The long-awaited origin story Joker hits theaters Oct. 4, and like most superhero-style movies, everyone wants to know what the after-credits scene will look like. What teasers will be released for the upcoming Batman movie, starring Robert Pattinson? Are there more DC superhero — or supervillain — movies that will be revealed in that two-minute clip to keep us waiting for more?
Well, don't get your hopes up for anything, because there isn't going to be an after-credits scene for Joker. That's right — you can pack up your popcorn and hightail it out of the theater as soon as the credits roll because writer and director Todd Phillips wants to keep this movie as much of a standalone as he can.
Why isn't there an after-credits scene in Joker?
It's likely because Joker is meant to be an origin story for the supervillain. Meant as a social commentary for the effects that PTSD and other traumatic experiences can have on someone mentally ill, Joker is meant to stay as far away as possible from the current DC universe of Wonder Woman and Superman.
This is, quite literally, the only standalone superhero movie in any superhero franchise that is not meant to have a sequel. The lack of a post-credit scene solidifies Todd's desire to make this movie a one-shot — no further films necessary.
"The idea of a post-credits scene in this movie would seem wrong, and a little too light for me," director Todd tells GamesRadar. "That wouldn't have been something we did. But Joaquin [Phoenix] said it would be funny to put bloopers alongside the names like they did in the old days."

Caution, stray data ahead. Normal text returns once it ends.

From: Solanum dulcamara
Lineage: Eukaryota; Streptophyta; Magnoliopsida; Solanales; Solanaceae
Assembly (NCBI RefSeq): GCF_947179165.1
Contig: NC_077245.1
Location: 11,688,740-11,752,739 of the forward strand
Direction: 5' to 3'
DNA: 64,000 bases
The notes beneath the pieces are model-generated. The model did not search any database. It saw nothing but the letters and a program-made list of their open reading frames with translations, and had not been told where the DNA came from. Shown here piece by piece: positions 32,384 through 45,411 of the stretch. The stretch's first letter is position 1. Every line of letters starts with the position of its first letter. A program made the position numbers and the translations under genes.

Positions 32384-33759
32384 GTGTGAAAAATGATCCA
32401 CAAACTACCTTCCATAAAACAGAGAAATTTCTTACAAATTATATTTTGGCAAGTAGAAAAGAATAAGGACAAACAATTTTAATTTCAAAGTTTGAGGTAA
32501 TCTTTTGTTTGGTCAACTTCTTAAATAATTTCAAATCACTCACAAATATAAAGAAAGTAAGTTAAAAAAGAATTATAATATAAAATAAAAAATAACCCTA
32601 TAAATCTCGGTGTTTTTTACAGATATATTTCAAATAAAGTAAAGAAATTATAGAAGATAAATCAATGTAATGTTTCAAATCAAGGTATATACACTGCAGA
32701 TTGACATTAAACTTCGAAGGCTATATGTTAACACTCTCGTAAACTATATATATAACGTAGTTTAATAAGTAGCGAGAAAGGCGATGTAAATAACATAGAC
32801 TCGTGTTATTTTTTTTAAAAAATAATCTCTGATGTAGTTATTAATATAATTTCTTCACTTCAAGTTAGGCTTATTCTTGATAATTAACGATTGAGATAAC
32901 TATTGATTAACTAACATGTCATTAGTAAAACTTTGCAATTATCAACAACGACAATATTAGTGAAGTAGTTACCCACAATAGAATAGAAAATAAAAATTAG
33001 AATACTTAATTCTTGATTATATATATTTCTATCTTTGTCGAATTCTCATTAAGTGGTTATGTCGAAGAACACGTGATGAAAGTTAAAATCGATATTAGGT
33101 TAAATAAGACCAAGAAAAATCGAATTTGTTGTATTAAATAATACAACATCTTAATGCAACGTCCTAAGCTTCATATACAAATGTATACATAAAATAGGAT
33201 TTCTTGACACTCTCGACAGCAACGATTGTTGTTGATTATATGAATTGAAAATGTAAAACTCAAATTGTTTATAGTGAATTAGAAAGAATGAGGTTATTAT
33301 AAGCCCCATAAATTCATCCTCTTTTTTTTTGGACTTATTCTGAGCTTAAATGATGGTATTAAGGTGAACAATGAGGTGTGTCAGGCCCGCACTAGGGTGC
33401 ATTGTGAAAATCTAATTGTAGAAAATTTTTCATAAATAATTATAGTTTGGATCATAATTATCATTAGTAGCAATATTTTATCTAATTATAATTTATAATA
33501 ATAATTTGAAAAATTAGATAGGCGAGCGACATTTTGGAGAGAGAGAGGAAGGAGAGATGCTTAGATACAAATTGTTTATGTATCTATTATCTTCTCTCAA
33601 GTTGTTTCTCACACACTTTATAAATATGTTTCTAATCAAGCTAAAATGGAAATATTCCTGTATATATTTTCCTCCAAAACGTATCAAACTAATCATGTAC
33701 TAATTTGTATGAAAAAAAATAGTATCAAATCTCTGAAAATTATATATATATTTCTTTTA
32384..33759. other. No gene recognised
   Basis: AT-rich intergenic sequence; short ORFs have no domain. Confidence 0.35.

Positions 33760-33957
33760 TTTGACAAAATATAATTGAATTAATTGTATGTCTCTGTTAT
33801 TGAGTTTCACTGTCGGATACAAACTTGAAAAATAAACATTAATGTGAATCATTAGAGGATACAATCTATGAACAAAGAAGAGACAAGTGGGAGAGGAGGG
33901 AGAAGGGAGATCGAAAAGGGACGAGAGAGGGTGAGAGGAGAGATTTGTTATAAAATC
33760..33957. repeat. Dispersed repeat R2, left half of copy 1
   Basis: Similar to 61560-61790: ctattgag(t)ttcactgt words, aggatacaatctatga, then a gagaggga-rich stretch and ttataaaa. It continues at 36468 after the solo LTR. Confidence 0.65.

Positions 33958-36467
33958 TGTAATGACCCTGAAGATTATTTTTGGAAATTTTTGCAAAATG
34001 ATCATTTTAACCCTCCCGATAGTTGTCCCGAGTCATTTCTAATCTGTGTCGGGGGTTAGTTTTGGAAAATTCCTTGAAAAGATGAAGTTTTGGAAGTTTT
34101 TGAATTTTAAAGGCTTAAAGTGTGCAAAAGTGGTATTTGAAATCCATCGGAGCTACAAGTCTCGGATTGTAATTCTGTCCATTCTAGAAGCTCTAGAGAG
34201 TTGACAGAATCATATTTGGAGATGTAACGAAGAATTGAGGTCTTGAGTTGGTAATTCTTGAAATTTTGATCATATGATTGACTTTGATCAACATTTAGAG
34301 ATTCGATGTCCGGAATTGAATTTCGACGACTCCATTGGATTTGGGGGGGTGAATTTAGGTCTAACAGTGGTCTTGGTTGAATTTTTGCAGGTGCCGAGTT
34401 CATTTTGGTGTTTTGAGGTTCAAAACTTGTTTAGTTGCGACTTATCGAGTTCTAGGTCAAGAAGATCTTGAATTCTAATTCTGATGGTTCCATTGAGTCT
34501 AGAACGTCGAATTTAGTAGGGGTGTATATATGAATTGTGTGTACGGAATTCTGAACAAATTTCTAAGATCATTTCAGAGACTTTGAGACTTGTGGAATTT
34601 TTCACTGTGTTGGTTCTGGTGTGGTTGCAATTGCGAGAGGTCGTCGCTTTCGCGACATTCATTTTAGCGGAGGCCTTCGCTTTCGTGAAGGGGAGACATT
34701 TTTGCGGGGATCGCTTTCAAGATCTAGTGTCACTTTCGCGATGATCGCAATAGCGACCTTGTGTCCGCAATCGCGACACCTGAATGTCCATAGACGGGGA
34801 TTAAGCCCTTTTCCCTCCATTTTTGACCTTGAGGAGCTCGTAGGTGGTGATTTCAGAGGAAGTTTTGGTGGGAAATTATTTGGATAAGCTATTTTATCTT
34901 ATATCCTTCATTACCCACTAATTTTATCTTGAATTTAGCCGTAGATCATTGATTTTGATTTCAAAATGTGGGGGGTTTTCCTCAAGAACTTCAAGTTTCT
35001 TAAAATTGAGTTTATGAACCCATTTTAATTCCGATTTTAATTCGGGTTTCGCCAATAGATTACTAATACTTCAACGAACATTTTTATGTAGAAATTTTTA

They still vetoed the blooper idea, probably because that also would've been too lighthearted for the dark and twisty tale.
Joker spoilers — you know you want them.
And we have them. The clown man's origin has been discussed in movies previously, but never like this. The movie opens with Arthur Fleck (the Joker) being released from a mental hospital, taking seven different medications a day and suffering from an uncontrollable laugh. He wants to be a comedian, so he subs as a clown at children's birthday parties during the day while attending open mics at night.
Between his failed comedy career, taking care of his mother (who he lives with), and his concoction of mental illnesses, Joaquin's Joker starts a class riot of sorts after shooting three men on the subway who harass a woman and subsequently attack him. He becomes a vigilante of sorts for the poor to rebel against the rich — and Bruce Wayne's father, Thomas Wayne, is the face of the rich in this movie.
We won't say too much else, because if you want to get the whole story, you should see the movie. But we will say, the movie suggests that Batman and the Joker might actually be related.
Is the movie even good?
Well, the reviews are mixed on this one. One of the pre-screenings for the Joker movie received an eight-minute long standing ovation, appearing as though the movie was bound to be a hit. But that seems to be one of the few instances where there was nothing but positive feedback.
Most of the reviews coming out are praising Joaquin's acting, saying that his performance is what's making it worth seeing. The film, which is meant to provide current social commentary while telling the origin story of the Joker, has fallen flat for many reviewers. The Guardian says "The film grasps for ways to cheekily telegraph its relevance... the film isn’t daring enough to pass as truly nihilistic."
Basically, if you're going for the conversation it's trying to start, you'll likely be disappointed. If you just want to see a new actor's take on the Joker, it's definitely worth your time to see.
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